Family: N.O. Berberidaceae
Habitat: Berberis vulgaris grows in the wild in much of Europe and West Asia. It produces large crops of edible berries, rich in vitamin C, but with a sharp acid flavour. Rosehips are more palatable.
Description of Barberry:
The stems are woody, 8 to 10 feet high, upright and branched, smooth, slightly grooved, brittle, with a white pith and covered with an ash-coloured bark.
The leaves of the barren shoots of the year are alternate, 2.5-4cm long, shortly petioled, presenting various gradations from leaves into spines, into which they become transformed in the succeeding year. The primary leaves on the woody shoots are reduced to three-forked spines, with an enlarged base. The secondary leaves are in fascicles from the axil of these spines and are simple, oval, tapering at the base into a short foot-stalk, the margins finely serrate, with the teeth terminating in small spines.
The flowers are small, pale yellow, arranged in pendulous racemes, produced from the fascicles of leaves, towards the ends of the branches. their scent is not altogether agreeable when near, but by no means offensive at a distance. Their stamens show remarkable sensibility when touched springing and taking a position closely applied to the pistil. Insects of various kinds are exceedingly fond of the Barberry flower.
Culivation of Barberry:
Barberry, berberis vulgaris, prefers a warm moist loamy soil but it is by no means fastidious, succeeding in thin, dry and shallow soils. Prefers a light rich rather dry soil according to another report. Grows well in heavy clay soils. Succeeds in full sun or light shade but requires a moist soil when grown in the shade of trees. Hardy to about -35°c. A very ornamental plant, the barberry was at one time cultivated for its edible fruit, there are several named varieties. ‘Dulcis’ the fruit of which is sweet or slightly sour. ‘Asperma’ is a seedless form that was often used in France to make a jam. An alternate host of ‘black-stem rust’ of wheat so it has been extensively grubbed up from its habitats. Hybridizes freely with other members of this genus, though it usually breeds fairly true to type. Can be pruned back quite severely, it resprouts well from the base.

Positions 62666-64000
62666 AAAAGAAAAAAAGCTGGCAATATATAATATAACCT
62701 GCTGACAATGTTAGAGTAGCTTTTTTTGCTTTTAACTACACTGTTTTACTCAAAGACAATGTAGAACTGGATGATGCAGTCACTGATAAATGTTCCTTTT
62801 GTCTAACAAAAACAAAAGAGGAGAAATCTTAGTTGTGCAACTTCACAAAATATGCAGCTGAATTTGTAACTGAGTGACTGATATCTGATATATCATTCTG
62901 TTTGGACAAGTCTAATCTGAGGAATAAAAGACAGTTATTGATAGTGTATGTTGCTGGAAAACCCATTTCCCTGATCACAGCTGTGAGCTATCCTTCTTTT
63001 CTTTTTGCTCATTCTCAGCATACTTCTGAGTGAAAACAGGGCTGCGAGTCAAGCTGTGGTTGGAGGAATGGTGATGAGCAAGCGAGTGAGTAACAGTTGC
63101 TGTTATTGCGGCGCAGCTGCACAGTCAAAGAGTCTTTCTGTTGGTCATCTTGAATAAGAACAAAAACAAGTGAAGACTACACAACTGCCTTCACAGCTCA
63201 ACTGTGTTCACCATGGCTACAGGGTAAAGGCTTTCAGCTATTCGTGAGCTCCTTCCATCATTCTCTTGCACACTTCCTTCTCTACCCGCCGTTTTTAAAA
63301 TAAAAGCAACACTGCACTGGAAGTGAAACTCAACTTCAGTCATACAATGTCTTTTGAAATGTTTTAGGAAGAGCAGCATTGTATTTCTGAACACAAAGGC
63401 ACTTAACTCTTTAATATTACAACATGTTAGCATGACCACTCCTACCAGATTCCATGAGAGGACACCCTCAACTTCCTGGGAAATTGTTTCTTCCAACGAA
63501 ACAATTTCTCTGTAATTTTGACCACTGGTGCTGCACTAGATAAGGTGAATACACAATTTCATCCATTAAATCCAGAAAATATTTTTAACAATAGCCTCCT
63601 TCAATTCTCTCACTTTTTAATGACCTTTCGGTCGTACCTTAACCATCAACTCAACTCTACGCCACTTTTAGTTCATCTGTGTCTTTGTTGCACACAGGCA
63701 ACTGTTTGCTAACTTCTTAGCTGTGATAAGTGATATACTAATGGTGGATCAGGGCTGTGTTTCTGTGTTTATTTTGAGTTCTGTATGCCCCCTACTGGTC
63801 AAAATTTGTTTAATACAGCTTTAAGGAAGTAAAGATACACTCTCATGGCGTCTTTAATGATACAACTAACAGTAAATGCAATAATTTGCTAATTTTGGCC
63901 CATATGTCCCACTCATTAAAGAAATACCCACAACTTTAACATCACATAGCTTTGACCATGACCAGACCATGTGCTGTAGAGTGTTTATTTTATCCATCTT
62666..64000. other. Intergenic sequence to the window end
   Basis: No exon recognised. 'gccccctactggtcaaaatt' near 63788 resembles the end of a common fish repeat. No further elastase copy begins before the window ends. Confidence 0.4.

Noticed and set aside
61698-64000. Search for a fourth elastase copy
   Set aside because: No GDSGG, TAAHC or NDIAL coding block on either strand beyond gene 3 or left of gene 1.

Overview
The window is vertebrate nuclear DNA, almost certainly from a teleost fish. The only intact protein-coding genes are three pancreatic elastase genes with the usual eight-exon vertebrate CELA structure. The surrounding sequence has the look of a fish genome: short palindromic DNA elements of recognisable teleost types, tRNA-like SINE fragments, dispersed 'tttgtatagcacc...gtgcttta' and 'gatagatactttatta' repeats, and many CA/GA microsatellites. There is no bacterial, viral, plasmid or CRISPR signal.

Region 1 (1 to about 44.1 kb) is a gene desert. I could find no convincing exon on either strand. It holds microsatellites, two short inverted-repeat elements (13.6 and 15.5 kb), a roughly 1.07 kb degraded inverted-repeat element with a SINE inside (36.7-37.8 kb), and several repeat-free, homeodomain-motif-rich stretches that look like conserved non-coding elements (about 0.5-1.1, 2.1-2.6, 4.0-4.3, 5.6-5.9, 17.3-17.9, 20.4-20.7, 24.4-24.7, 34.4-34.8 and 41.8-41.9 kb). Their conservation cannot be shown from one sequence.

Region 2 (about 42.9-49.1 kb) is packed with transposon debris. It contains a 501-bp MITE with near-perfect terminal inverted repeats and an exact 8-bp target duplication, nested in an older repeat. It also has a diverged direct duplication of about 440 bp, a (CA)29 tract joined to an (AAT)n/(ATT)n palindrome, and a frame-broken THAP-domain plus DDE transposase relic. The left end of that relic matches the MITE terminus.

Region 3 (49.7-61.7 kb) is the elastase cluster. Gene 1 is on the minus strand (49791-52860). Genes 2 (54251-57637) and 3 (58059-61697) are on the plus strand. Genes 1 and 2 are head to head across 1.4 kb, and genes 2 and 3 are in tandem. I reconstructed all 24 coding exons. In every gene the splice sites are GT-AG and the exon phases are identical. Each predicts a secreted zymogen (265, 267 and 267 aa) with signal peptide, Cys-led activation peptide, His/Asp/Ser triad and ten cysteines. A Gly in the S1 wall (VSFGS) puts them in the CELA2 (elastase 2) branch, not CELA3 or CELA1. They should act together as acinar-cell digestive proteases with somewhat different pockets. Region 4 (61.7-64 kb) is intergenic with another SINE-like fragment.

Propagation of Barberry:
Seed – best sown as soon as it is ripe in a cold frame, when it should germinate in late winter or early spring. Seed from over-ripe fruit will take longer to germinate, whilst stored seed may require cold stratification and should be sown in a cold frame as early in the year as possible. The seedlings are subject to damping off, so should be kept well ventilated . When the seedlings are large enough to handle, prick them out into individual pots and grow them on in a cold frame. If growth is sufficient, it can be possible to plant them out into their permanent positions in the autumn, but generally it is best to leave them in the cold frame for the winter and plant them out in late spring or early summer of the following year. Germination averages out at about 90%. Cuttings of half-ripe wood, July/August in a frame. Cuttings of mature wood of the current season’s growth, preferably with a heel, October/November in a frame. Suckers, removed in late autumn/early winter and planted out in situ or potted up and planted out in late spring.